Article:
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Front splitter end plates

Front splitter end plates

(OP)
In looking at some of the most successful hill climb and time attack vehicles, those running substantial front splitters as part of their aero package frequently have very large end/spill plates on them. Key examples would be the Peugeot T16 at this year's Pike's Peak, and several variations of those driven by Tajima also at Pike's Peak.

Can anyone here enlighten me as to the function and benefits of these massive end plates, and how the advantages may outweigh the resultant drag?

RE: Front splitter end plates

Wikipedia gives a starter for 10. https://en.wikipedia.org/wiki/Wingtip_device

I seem to recall even a fairly elementary text like Barnard & Philpott gives some explanation on the various forms of wing tip devices. http://books.google.com/books/about/Aircraft_Fligh...

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RE: Front splitter end plates

(OP)
But why not vertical plates that aren't sealed against the fender/fascia? One would think that would result in considerably lower drag. Is it simply a means of creating as large a high pressure zone as possible?

RE: Front splitter end plates

I don't see how the vertical plates help with drag. The net effect has to be that the effective cross-section is increased, since the air that impinges between the center of the hood and the plate cannot go sideways and must deflect upwards, which is a longer path.

TTFN
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RE: Front splitter end plates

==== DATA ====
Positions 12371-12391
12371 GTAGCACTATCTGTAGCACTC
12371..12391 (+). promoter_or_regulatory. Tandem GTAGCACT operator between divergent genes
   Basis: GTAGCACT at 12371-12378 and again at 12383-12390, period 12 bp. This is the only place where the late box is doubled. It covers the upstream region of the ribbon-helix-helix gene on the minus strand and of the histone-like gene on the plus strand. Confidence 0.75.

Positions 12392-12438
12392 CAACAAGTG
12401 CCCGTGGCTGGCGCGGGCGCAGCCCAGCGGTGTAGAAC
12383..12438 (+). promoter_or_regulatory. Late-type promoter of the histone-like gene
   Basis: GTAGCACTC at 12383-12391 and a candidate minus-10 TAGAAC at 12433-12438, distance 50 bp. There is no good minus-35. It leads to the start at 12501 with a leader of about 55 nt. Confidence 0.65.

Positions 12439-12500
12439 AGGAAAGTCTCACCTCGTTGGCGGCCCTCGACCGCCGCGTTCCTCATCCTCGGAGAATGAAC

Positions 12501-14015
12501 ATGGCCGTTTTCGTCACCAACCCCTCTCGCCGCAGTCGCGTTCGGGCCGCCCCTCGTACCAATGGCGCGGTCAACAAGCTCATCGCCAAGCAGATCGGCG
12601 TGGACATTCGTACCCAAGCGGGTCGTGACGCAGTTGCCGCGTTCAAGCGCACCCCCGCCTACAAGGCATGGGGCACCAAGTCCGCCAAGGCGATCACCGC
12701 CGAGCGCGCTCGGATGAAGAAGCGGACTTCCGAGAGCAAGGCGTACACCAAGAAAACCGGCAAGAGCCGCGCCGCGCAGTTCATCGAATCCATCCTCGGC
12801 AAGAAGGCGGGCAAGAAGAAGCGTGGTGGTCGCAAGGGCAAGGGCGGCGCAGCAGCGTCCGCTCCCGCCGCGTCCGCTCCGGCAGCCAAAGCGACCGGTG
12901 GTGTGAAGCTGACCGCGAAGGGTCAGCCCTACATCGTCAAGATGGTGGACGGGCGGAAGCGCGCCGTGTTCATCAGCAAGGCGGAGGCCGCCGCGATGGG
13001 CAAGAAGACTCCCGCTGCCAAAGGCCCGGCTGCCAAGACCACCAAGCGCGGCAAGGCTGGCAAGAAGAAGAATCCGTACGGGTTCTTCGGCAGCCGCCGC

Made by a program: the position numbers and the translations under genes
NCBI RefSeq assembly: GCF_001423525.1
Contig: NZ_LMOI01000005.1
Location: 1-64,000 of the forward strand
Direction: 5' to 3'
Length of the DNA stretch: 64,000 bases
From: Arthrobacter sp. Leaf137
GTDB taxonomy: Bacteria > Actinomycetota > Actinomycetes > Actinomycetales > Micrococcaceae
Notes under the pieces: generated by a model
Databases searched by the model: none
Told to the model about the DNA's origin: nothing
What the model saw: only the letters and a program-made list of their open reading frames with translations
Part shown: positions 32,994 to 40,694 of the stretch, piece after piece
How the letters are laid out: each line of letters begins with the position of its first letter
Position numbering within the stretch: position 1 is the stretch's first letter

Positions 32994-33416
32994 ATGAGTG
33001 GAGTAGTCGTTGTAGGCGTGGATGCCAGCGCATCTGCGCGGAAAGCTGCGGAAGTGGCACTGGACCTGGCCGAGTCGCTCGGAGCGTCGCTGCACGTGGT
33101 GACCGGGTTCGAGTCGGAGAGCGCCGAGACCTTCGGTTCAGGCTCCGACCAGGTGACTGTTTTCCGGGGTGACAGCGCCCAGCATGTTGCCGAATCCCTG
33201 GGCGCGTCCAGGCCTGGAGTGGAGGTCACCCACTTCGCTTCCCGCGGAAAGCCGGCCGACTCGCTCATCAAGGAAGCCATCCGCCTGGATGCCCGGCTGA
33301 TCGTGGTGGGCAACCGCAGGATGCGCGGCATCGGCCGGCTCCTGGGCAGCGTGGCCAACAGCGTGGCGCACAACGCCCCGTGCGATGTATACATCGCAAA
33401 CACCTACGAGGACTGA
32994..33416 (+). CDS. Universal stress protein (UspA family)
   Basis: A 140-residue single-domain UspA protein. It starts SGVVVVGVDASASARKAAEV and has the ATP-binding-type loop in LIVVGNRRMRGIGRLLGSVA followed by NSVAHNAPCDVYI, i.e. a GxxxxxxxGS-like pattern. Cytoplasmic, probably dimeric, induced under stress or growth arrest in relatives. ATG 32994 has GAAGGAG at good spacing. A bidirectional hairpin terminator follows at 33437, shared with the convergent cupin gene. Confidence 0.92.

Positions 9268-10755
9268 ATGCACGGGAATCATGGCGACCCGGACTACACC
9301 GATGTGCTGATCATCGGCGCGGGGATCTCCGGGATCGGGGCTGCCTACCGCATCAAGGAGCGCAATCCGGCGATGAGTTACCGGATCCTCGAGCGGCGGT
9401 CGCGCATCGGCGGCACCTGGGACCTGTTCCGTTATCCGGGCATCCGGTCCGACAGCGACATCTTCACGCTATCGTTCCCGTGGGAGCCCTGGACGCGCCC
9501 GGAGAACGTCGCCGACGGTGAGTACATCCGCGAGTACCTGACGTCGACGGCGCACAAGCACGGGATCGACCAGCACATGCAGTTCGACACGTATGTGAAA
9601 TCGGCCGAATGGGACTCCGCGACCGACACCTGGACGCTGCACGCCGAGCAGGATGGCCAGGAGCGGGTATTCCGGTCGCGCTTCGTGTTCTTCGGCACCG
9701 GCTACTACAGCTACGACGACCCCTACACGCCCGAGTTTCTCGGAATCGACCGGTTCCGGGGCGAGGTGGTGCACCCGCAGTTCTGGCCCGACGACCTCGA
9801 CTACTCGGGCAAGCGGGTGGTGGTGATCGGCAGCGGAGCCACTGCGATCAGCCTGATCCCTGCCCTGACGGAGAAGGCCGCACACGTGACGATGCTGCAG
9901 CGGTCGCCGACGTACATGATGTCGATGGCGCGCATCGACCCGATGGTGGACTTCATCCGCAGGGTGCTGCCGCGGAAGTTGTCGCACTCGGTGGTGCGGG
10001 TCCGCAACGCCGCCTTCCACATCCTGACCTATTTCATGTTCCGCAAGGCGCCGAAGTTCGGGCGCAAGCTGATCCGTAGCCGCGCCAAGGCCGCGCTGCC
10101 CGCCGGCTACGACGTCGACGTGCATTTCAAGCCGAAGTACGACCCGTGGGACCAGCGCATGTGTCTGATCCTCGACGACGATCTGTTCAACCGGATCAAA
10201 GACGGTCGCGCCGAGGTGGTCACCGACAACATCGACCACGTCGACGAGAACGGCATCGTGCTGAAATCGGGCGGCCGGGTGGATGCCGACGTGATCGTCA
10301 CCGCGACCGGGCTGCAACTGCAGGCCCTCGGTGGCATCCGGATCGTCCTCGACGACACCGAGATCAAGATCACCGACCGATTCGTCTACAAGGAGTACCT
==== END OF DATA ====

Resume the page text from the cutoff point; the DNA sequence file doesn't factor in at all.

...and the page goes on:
Sorry, I didn't read your post closely enough and was looking at the rear wing.

At the front I see what you mean about it sealing to the sides now. In this case you're going to get a 'bubble' of air to some extent. I suspect you'll get some down force from diverting airflow but it may also act like a more 'pointed nose' - a bit like the bubble in the back of a pick up can act like a teardrop back. May even help force more air through that central grill If I'm understanding the layout properly.

Is this a way of gaming the rules of the race? Is there a limit to length of nose or similar but aerodynamic wings are allowed beyond this? Or perhaps changes to the stock vehicle are limited or some such?

Many aerodynamic features of race cars aren't strictly the 'best aerodynamic shape' but an attempt to get the most out of imposed regulations - be it class regulations for true race cars or various crash safety rules for road cars. Both NASCAR & F1 certainly take this approach.

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RE: Front splitter end plates

(OP)
Kenat - no rules in this instance, as they run in the unlimited class, and have no restrictions on the aero package. The one pictured above was selected from scratch as the design by the Peugeot factory team, and absolutely slaughtered the record on a tarmac surface. Previous record holder on a mixed surface also had the large spill plates, but on an even more pronounced splitter. The design works, I'm simply trying to understand the why and how!

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